"And we now know, and I'm surer of this than anything: We just couldn't do [health-care reform] as long as Bob Dole was running for president. He's a good guy, and he's a friend of mine, and the whole time I dealt with him, the only time he was not as good as his word was on this. After Rostenkowski had asked for a bill, I personally asked Bob in the Cabinet Room if we could sit down and write a bill together and send a joint bill to the Congress. Because he was really good on health care for a Republican, cared about it, and he said, 'You know, you need to send a bill in and we need to produce a bill, so that people know there are differences between the two parties and our approaches. Then we'll get together and compromise it out.' When he said that, I think he believed it. Then he gets Bill Kristol's famous memo that says, you know, If you let Bill Clinton pass any kind of health-care bill, the Democrats will be the majority party for a generation, and you can forget about your presidential hopes. Your only option is to beat anything. Kill it off."
- On the 2000 Election
"George Bush ran a brilliant campaign in 2000 - that compassionate-conservative thing was just brilliant - and it got him close enough that he got into the Supreme Court and they issued what I think is one of the five most reprehensible decisions in the history of the Supreme Court. And they were embarrassed about it, because if you read the decision, it says, 'Now, unlike our other decisions, this has no precedential value; you can never cite this decision in any other case for the rest of eternity, this is only a one-off.' I mean, they know better. They knew better than to do what they were doing - it was just a pure, naked political deal, but anyway, it happened and Gore was a good man and he honored the traditions of America and he thought the principle of judicial review and the role of the Supreme Court was important enough not to attack it, and he took it in good grace."
- On the Alternate History of the 2000 Election
"I think if Al Gore had become president... first of all, let me inject a little humility here: No one knows. But for example, as Colin Powell said when he was secretary of state, our policies with North Korea had led us back from the brink, and we were on the verge of getting a total ban on these missile flights and completing the total denuclearization of the peninsula. I expect that would've happened, and if that had happened, I think it is highly likely that the kind of tensions we've seen in the past few months, including the situation involving those two young women, they might not have happened."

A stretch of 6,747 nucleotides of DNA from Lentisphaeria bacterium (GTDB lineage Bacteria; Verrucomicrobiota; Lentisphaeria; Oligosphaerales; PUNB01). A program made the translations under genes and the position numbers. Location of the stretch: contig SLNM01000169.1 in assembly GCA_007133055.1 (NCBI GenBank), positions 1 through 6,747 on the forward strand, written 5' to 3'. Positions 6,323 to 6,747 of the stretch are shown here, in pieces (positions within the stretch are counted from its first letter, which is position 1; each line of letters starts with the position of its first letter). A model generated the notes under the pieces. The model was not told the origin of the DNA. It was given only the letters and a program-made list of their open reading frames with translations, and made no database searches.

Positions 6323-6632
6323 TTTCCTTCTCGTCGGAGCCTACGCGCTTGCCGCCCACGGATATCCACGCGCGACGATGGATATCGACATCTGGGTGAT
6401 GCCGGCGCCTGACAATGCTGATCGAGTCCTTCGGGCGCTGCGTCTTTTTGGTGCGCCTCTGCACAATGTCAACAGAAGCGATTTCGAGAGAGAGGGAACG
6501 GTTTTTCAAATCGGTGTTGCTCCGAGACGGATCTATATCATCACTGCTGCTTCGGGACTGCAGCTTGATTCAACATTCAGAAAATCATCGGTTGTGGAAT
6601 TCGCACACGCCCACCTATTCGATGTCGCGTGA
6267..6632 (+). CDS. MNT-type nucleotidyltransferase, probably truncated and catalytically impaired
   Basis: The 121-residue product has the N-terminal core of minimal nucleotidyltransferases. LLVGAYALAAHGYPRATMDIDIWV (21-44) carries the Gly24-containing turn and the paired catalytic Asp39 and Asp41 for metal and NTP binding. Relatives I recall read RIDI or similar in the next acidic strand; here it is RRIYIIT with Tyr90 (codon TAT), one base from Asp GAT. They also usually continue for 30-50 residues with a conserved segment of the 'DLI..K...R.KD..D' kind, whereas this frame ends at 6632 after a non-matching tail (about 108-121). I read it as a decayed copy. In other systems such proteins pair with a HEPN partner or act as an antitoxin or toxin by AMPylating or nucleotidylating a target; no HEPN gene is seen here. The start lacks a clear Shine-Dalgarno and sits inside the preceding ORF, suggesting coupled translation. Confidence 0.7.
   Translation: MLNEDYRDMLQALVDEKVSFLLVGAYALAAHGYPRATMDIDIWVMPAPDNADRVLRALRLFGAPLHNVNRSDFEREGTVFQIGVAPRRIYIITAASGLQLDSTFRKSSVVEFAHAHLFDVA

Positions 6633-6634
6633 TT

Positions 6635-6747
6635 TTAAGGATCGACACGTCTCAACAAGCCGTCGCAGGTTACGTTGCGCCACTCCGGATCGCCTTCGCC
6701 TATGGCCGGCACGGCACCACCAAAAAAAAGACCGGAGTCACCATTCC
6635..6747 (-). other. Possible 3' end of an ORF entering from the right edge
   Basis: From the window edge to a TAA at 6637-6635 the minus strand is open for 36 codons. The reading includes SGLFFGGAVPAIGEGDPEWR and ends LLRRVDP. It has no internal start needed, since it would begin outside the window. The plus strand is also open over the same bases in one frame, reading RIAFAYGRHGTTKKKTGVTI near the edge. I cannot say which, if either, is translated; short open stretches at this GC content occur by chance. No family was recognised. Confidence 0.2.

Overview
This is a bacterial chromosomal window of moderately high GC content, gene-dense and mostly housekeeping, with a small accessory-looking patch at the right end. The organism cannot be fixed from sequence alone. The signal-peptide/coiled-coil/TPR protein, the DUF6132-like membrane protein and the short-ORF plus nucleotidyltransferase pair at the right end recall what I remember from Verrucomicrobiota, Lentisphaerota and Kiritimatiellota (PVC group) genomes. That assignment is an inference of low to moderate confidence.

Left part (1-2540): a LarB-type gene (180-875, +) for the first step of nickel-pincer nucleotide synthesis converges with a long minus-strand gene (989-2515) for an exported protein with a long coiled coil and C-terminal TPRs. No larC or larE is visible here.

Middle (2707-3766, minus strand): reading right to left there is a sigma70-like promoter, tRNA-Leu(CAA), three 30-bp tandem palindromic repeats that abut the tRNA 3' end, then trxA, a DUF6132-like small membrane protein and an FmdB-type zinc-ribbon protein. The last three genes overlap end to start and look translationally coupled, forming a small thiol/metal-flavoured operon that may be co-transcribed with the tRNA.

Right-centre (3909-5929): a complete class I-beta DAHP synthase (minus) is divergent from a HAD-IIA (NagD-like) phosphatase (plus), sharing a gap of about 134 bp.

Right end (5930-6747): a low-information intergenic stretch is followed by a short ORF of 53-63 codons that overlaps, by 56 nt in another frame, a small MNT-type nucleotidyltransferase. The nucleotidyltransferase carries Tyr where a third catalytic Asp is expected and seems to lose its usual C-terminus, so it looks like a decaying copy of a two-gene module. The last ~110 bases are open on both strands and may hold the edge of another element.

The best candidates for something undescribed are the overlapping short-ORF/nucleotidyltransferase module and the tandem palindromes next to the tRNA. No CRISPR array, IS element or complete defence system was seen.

"I think he would've had a much more vigorous Securities and Exchange Commission. Could some of this have still happened? Maybe, but we were up on some of this in 2000, up on Capitol Hill, warning that Fannie Mae and Freddie Mac were getting overexposed, and their real problems didn't happen until four years after that. So I think whatever happened in the economic downturn would've been less.
I'm reluctant, because I was not there, to talk about the run-up to 9/11, but I can always say this: Al Gore was hypervigilant in his following of the intelligence reports and very solid in his understanding of the defense and security policy, and I think he would've done a really good job. I think that he would have been reluctant to fight a war on two fronts; I think he would've tried to finish the business with Al Qaeda and Afghanistan and let the UN inspectors finish what they were doing in Iraq. So yeah, it would've been a very different time."
Read more of this interview with Bill Clinton on Esquire.com